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Celebrating Nimrud

Reports showed that in recent years the Islamic State (referred to as ISIS or ISIL) destroyed the ninth-century B.C.E. North-West Palace of King Ashurnasirpal II at the ancient Assyrian site of Nimrud. As Assyriologist Eckart Frahm told YaleNews, any major destruction at Nimrud or other ancient Assyrian cities in Iraq “would be one of the worst cultural heritage disasters of all times.” BAS editors have compiled a special collection of articles from Biblical Archaeology Review, Bible Review and Archaeology Odyssey to commemorate the once-dazzling city of Nimrud. We seek to make known what Nimrud was in antiquity as well as what it means in modern times, to remember whatever may have been irreparably lost, and to inspire future excavation—whenever that should become possible again.

Part I: The First Excavators of Nimrud

Mad to See the Monuments

Bible Review, Dec 2001
by Steven W. Holloway

Past Perfect: Excavating Nimrud

Archaeology Odyssey, Spring 1998

Uncovering Nineveh

Archaeology Odyssey, Sep/Oct 2004
by Deborah A. Thomas

Part II: Discoveries at Nimrud

Well-Hidden Ivories Surface at Nimrud

BAR, Jul/Aug 2011
by Alan R. Millard


Archaeology Odyssey, Sep/Oct 1999
by Dorit Symington

Worldwide: Nimrud, Iraq

BAR, May/June 2003

Part III: Nimrud and the Bible

Did King Jehu Kill His Own Family?

BAR, Jan/Feb 1995
by Tammi Schneider

Israelites in Exile

BAR, Nov/Dec 2003
by K. Lawson Younger, Jr.

The ancient Assyrian city of Nimrud (known in antiquity as Kalhu) lies in the Nineveh plains on the northeast bank of the Tigris River, 20 miles from Mosul in northern Iraq. When King Ashurnasirpal II ascended to the throne (r. 883–859 B.C.E.), he relocated the royal court from Assur to Nimrud, establishing it as the capital of the Neo-Assyrian Empire and rebuilding it completely, with lavish temples and a palace funded by his successful conquests. Nimrud continued to be an important city after the royal court moved to Nineveh in 705 B.C.E.

Between the late 10th and early sixth centuries B.C.E., the Neo-Assyrian Empire came to control large swaths of territories, becoming what some consider the world’s first true empire. At its peak, the empire’s boundaries included the entire modern Middle East along with much of modern Turkey, North Africa and Central Asia. The Neo-Assyrian kings amassed booty and tribute from all over the Near East, leaving us with extensive records.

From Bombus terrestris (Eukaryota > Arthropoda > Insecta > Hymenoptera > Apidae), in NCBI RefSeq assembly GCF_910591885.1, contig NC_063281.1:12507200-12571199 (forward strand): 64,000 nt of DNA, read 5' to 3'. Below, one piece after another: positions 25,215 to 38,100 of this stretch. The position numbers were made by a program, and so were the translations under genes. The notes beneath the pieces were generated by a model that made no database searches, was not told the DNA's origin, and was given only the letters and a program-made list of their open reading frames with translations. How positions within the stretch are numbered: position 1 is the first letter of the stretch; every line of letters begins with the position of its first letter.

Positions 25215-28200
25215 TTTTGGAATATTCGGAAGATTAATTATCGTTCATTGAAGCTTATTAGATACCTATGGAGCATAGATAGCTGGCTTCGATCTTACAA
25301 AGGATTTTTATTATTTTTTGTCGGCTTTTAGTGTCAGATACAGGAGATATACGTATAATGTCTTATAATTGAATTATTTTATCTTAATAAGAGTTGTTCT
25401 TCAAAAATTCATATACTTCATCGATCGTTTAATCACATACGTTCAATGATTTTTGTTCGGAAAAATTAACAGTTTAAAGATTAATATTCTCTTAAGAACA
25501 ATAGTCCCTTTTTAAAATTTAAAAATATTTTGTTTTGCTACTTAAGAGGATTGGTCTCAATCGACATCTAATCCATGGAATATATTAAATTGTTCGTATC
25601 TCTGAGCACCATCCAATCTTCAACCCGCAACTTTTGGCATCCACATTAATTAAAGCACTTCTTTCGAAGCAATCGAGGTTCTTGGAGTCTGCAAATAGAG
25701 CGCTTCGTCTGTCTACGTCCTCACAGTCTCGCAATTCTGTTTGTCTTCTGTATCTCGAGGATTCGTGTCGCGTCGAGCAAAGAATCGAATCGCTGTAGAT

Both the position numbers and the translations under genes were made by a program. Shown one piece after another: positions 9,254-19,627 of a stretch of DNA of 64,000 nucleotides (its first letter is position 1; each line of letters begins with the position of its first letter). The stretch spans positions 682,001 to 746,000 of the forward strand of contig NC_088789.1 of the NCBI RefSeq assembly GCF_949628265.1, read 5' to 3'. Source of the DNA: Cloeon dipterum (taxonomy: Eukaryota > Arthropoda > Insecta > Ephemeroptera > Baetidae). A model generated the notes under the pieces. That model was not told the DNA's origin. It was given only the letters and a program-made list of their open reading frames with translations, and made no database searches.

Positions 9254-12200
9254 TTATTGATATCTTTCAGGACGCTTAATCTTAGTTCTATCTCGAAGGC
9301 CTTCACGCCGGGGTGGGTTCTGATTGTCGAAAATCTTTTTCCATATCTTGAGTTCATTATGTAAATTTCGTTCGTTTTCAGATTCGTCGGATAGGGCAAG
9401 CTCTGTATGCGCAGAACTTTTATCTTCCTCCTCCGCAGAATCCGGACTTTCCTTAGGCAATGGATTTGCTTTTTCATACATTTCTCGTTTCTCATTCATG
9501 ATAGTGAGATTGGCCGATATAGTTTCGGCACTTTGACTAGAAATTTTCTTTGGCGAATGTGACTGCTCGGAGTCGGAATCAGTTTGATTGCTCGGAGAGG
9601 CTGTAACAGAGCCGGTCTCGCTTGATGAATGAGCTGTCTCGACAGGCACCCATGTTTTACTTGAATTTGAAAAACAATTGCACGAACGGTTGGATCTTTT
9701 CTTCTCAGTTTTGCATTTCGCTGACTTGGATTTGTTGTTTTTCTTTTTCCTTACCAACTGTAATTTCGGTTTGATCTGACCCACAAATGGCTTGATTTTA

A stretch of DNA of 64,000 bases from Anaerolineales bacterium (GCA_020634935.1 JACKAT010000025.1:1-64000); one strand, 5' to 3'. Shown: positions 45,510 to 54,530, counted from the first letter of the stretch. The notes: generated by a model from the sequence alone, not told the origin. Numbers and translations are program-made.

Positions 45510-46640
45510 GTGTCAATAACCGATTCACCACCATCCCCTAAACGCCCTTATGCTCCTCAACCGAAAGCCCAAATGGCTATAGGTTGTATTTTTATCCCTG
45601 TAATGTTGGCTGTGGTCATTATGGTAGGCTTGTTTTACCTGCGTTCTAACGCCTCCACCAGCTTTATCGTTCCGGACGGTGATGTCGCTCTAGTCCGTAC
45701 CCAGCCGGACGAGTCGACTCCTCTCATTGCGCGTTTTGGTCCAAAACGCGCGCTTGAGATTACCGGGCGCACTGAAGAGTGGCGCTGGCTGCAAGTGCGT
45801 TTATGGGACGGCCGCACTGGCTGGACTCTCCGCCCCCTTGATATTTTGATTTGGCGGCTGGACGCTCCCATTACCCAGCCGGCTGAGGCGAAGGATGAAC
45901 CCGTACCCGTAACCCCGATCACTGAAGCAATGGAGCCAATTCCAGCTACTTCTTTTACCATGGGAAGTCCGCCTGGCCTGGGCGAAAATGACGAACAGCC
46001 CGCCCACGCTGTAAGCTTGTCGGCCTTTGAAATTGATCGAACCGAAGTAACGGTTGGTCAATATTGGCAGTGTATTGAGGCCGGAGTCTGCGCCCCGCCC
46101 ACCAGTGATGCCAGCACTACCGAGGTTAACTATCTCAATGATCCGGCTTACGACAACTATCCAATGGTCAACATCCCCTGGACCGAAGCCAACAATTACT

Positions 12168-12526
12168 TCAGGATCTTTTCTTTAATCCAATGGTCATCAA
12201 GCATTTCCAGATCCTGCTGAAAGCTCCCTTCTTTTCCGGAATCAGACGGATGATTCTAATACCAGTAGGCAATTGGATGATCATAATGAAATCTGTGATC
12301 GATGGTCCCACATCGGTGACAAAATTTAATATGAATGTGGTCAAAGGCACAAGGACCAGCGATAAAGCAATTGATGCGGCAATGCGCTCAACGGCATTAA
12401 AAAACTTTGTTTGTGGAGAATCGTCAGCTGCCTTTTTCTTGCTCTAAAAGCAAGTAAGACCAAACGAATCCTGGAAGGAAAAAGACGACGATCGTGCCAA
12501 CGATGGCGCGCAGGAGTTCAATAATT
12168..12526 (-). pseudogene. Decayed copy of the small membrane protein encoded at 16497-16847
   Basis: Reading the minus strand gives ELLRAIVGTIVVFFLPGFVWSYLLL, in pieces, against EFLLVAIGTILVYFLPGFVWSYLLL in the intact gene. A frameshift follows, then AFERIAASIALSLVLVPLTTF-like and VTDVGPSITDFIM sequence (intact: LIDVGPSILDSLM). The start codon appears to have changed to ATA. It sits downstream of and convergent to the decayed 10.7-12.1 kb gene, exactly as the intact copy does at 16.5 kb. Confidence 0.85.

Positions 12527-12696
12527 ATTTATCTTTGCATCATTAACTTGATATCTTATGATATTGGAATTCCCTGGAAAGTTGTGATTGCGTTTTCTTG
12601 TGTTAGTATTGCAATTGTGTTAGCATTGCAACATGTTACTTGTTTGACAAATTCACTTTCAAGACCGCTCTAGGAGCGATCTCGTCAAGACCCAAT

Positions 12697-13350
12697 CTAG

In 1845, Austen Henry Layard became the first person to excavate Nimrud. He discovered Ashurnasirpal II’s royal palace guarded by colossal statues of human-headed bulls (lamassus) and decorated with elaborate wall reliefs depicting the ruler triumphant in hunting and conquest. As described in “Mad to See the Monuments” by Steven W. Holloway and “Past Perfect: Excavating Nimrud,” Victorian England went wild over the antiquities that came out of Nimrud and other sites Layard excavated in Iraq. Many of the reliefs and statues from Ashurnasirpal II’s North-West Palace are now on display in the British Museum and elsewhere in the world. The palace itself, however, has been demolished by ISIS militants.

Layard thought that the ruin called Nimrud was the Biblical Nineveh, where Jonah preached and which the prophet Nahum denounced. Layard, however, was incorrect. As we learn in “Uncovering Nineveh” by Deborah A. Thomas, Biblical Nineveh was later identified with a nearby ruin called Kuyunjik. In 1850, Henry Rawlinson interpreted an inscription on one of the buildings at Nimrud and identified the city as Biblical Calah (Genesis 10:11–12).

Explore some of the fascinating small finds that have come to light at Nimrud—intricately carved ivory objects, ivory and wooden writing boards and an ivory figurine that may depict a Nubian tribute-bearer—in “Well-Hidden Ivories Surface at Nimrud” by Alan Millard, “Recovered!” by Dorit Symington and “Worldwide: Nimrud, Iraq.”

A large black obelisk found at Nimrud shows an Israelite king identified as Jehu bringing tribute to Shalmaneser III. Even today, this is one of the few known references to an Israelite king outside of the Bible. In “Did King Jehu Kill His Own Family?” Tammi Schneider describes an interpretation that reconciles the Biblical text with an inscription on the famous Assyrian Black Obelisk. Assyrian art and inscriptions also corroborate the Assyrian incursions detailed in 2 Kings. As discussed in “Israelites in Exile” by K. Lawson Younger, Jr., reliefs and inscriptions from Nimrud record the ambitions of the Assyrian kings and the conquest and deportation of the northern kingdom of Israel in 722 B.C.E.

Like any ancient site, Nimrud reveals a common human heritage: the human longing for power, wealth, beauty, learning and the divine, its dazzling accomplishments and its spectacular failures. Through global efforts to document and preserve the antiquities from Nimrud and other Assyrian cities, the once-mighty Assyrian Empire will be remembered for centuries to come.